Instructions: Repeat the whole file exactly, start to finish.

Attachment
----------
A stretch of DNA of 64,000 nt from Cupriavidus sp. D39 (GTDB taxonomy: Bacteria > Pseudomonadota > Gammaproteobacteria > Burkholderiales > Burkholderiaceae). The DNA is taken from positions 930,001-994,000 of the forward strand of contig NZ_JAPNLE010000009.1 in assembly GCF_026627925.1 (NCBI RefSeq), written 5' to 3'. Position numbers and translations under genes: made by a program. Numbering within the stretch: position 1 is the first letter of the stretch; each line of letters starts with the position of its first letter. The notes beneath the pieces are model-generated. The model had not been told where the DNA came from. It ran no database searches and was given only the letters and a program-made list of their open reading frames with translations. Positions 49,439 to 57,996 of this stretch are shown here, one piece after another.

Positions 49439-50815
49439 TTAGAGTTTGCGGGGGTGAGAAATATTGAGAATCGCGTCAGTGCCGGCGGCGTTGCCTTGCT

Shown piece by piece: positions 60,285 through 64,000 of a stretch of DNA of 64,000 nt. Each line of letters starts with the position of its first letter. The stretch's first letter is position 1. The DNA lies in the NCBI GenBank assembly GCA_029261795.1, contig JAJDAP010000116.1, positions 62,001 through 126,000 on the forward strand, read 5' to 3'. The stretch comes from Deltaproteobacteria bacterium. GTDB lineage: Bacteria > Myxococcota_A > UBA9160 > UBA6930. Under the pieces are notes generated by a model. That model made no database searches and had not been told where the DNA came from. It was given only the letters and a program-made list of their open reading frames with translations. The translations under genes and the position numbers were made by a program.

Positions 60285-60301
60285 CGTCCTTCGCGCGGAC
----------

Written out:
A stretch of DNA of 64,000 nt from Cupriavidus sp. D39 (GTDB taxonomy: Bacteria > Pseudomonadota > Gammaproteobacteria > Burkholderiales > Burkholderiaceae). The DNA is taken from positions 930,001-994,000 of the forward strand of contig NZ_JAPNLE010000009.1 in assembly GCF_026627925.1 (NCBI RefSeq), written 5' to 3'. Position numbers and translations under genes: made by a program. Numbering within the stretch: position 1 is the first letter of the stretch; each line of letters starts with the position of its first letter. The notes beneath the pieces are model-generated. The model had not been told where the DNA came from. It ran no database searches and was given only the letters and a program-made list of their open reading frames with translations. Positions 49,439 to 57,996 of this stretch are shown here, one piece after another.

Positions 49439-50815
49439 TTAGAGTTTGCGGGGGTGAGAAATATTGAGAATCGCGTCAGTGCCGGCGGCGTTGCCTTGCT

Shown piece by piece: positions 60,285 through 64,000 of a stretch of DNA of 64,000 nt. Each line of letters starts with the position of its first letter. The stretch's first letter is position 1. The DNA lies in the NCBI GenBank assembly GCA_029261795.1, contig JAJDAP010000116.1, positions 62,001 through 126,000 on the forward strand, read 5' to 3'. The stretch comes from Deltaproteobacteria bacterium. GTDB lineage: Bacteria > Myxococcota_A > UBA9160 > UBA6930. Under the pieces are notes generated by a model. That model made no database searches and had not been told where the DNA came from. It was given only the letters and a program-made list of their open reading frames with translations. The translations under genes and the position numbers were made by a program.

Positions 60285-60301
60285 CGTCCTTCGCGCGGAC